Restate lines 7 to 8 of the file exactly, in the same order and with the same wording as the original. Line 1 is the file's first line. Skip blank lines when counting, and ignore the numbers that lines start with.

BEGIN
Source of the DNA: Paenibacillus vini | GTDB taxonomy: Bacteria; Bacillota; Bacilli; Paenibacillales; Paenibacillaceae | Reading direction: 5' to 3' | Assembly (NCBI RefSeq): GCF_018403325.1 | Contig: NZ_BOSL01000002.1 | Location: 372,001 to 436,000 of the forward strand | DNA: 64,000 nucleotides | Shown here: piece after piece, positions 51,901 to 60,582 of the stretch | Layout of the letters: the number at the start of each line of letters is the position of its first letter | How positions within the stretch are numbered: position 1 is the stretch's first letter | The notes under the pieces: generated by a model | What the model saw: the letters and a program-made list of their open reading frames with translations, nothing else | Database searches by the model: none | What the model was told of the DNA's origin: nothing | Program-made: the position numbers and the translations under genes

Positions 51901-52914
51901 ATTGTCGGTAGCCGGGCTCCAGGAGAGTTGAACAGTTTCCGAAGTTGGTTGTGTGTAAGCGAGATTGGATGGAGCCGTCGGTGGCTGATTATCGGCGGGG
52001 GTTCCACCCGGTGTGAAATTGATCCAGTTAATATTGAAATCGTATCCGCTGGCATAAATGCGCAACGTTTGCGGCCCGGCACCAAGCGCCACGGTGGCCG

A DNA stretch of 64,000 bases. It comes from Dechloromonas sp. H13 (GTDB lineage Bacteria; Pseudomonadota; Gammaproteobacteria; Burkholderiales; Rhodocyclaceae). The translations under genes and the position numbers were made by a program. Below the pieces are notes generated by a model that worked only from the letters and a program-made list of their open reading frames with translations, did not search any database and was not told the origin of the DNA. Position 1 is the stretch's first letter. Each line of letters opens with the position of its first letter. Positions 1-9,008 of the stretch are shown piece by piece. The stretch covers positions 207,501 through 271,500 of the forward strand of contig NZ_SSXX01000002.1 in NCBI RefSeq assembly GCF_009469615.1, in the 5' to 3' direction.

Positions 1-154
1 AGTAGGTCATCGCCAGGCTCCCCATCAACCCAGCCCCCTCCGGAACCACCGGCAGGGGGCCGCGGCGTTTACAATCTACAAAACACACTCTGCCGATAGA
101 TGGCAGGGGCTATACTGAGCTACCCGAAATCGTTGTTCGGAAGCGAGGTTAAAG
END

1 AGTAGGTCATCGCCAGGCTCCCCATCAACCCAGCCCCCTCCGGAACCACCGGCAGGGGGCCGCGGCGTTTACAATCTACAAAACACACTCTGCCGATAGA
101 TGGCAGGGGCTATACTGAGCTACCCGAAATCGTTGTTCGGAAGCGAGGTTAAAG